V.2.e. Prepare a written summary or conclusion to describe the results in terms of the hypothesis for the investigation on microorganisms.
V.3. Identify positive and negative effects of microorganisms and how science has developed positive uses for some microorganisms and overcome the negative effects of others.
V.3.a. Describe in writing how microorganisms serve as decomposers in the environment.
V.3.b. Identify how microorganisms are used as food or in the production of food (e.g., yeast helps bread rise, fungi flavor cheese, algae are used in ice cream, bacteria are used to make cheese and yogurt).
V.3.c. Identify helpful uses of microorganisms (e.g., clean up oil spills, purify water, digest food in digestive tract, antibiotics) and the role of science in the development of understanding that led to positive uses (i.e., Pasteur established the existence, growth, and control of bacteria; Fleming isolated and developed penicillin).
V.3.d. Relate several diseases caused by microorganisms to the organism causing the disease (e.g., athlete's foot -fungi, streptococcus throat -bacteria, giardia -protozoa).
V.3.e. Observe and report on microorganisms' harmful effects on food (e.g., causes fruits and vegetables to rot, destroys food bearing plants, makes milk sour).
UT.VI. Students will understand properties and behavior of heat, light, and sound.
VI.1. Investigate the movement of heat between objects by conduction, convection, and radiation.
VI.1.a. Compare materials that conduct heat to materials that insulate the transfer of heat energy.
VI.1.b. Describe the movement of heat from warmer objects to cooler objects by conduction and convection.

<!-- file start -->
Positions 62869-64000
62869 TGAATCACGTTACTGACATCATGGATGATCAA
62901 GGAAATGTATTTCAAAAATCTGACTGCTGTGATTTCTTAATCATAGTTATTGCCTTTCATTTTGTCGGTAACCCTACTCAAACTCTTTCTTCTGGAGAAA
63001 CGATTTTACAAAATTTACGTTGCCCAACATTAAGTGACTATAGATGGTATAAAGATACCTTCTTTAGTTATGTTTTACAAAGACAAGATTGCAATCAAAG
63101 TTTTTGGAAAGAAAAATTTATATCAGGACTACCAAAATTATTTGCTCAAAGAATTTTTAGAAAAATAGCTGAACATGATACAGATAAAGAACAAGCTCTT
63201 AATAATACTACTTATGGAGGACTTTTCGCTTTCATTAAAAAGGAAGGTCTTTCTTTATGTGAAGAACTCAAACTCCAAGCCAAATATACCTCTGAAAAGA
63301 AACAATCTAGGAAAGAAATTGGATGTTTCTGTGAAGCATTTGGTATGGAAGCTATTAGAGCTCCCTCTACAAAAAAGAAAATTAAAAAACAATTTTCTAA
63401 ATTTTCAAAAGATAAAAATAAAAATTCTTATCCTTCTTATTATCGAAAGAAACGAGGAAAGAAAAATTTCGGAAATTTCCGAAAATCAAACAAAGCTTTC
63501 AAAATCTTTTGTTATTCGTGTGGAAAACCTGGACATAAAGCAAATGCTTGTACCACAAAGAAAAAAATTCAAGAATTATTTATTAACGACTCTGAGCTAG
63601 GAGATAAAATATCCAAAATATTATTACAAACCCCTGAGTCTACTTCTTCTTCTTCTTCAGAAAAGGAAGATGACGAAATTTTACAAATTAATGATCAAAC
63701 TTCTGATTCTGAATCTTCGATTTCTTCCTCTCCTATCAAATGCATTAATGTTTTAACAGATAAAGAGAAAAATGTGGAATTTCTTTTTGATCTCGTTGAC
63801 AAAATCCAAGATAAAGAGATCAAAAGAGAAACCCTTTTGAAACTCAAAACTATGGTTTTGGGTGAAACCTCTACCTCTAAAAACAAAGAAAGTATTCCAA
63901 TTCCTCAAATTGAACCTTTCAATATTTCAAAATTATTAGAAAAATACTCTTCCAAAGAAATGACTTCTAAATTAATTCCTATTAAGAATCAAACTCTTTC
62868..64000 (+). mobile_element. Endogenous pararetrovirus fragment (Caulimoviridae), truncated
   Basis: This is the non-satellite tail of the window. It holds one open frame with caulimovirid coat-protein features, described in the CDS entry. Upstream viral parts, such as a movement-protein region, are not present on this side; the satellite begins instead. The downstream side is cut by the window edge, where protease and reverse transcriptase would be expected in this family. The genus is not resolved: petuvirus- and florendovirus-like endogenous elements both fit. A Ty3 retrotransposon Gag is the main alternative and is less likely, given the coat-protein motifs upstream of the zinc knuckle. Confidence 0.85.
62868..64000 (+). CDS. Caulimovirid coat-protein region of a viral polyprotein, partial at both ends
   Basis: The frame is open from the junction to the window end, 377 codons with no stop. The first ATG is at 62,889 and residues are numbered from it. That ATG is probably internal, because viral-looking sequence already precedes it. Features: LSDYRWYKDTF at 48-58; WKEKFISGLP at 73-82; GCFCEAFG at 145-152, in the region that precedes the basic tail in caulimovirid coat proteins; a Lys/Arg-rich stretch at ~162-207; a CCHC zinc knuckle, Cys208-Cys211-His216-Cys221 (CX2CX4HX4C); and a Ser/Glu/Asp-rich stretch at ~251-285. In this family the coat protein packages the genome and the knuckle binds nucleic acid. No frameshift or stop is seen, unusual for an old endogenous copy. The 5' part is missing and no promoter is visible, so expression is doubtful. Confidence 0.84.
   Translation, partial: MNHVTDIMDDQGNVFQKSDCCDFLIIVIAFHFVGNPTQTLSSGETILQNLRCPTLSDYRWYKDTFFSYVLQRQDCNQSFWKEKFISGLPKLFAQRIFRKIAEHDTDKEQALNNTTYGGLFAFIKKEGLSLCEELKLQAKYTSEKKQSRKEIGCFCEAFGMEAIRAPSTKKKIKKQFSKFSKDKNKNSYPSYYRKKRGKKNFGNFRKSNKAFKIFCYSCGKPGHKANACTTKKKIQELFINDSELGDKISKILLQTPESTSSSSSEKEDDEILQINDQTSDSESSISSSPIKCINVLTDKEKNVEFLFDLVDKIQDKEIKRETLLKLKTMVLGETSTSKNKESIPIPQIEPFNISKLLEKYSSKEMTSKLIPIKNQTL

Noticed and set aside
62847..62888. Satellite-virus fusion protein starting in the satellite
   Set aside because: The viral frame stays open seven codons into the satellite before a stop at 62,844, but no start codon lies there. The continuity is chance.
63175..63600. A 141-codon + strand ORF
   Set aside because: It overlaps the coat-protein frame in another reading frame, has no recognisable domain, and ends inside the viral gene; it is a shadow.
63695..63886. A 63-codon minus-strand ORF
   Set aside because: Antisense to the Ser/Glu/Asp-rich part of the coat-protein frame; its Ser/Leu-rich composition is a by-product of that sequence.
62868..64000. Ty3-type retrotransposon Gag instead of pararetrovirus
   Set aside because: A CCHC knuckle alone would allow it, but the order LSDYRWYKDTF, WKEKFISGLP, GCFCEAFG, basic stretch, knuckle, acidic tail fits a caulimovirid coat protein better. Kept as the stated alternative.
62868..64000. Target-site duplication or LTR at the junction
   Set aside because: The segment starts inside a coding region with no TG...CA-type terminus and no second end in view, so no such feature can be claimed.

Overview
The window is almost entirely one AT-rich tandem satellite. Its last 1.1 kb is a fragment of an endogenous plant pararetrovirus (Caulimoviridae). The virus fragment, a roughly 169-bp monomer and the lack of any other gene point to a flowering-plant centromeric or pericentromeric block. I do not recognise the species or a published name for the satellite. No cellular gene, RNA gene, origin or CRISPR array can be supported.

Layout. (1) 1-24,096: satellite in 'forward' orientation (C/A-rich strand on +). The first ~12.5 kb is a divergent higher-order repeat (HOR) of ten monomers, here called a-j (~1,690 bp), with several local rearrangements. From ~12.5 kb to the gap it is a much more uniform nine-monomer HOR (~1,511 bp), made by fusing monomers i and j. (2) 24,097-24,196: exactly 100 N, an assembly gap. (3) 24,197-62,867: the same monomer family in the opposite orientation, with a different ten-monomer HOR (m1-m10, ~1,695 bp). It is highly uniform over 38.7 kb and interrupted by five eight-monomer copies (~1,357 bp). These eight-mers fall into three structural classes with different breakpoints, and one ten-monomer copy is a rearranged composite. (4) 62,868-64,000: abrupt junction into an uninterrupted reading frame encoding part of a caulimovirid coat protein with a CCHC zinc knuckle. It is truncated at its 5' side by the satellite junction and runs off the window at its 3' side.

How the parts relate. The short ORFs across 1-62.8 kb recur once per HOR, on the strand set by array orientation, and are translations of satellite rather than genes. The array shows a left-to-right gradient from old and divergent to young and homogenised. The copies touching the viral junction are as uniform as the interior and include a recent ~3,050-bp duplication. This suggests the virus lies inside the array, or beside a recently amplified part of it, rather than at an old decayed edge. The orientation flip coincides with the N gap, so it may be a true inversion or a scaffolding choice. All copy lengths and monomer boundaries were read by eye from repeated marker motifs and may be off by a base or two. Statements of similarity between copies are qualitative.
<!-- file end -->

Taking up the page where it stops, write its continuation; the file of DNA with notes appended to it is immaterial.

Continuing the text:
VI.1.c. Describe the movement of heat across space from the sun to Earth by radiation.
VI.1.d. Observe and describe, with the use of models, heat energy being transferred through a fluid medium (liquid and/or gas) by convection currents.
VI.1.e. Design and conduct an investigation on the movement of heat energy.
VI.2. Describe how light can be produced, reflected, refracted, and separated into visible light of various colors.
VI.2.a. Compare light from various sources (e.g., intensity, direction, color).
VI.2.b. Compare the reflection of light from various surfaces (e.g., loss of light, angle of reflection, reflected color).
VI.2.c. Investigate and describe the refraction of light passing through various materials (e.g., prisms, water).
VI.2.d. Predict and test the behavior of light interacting with various fluids (e.g., light transmission through fluids, refraction of light).
VI.2.e. Predict and test the appearance of various materials when light of different colors is shone on the material.
VI.3. Describe the production of sound in terms of vibration of objects that create vibrations in other materials.
VI.3.a. Describe how sound is made from vibration and moves in all directions from the source in waves.
VI.3.b. Explain the relationship of the size and shape of a vibrating object to the pitch of the sound produced.
VI.3.c. Relate the volume of a sound to the amount of energy used to create the vibration of the object producing the sound.
VI.3.d. Make a musical instrument and report on how it produces sound.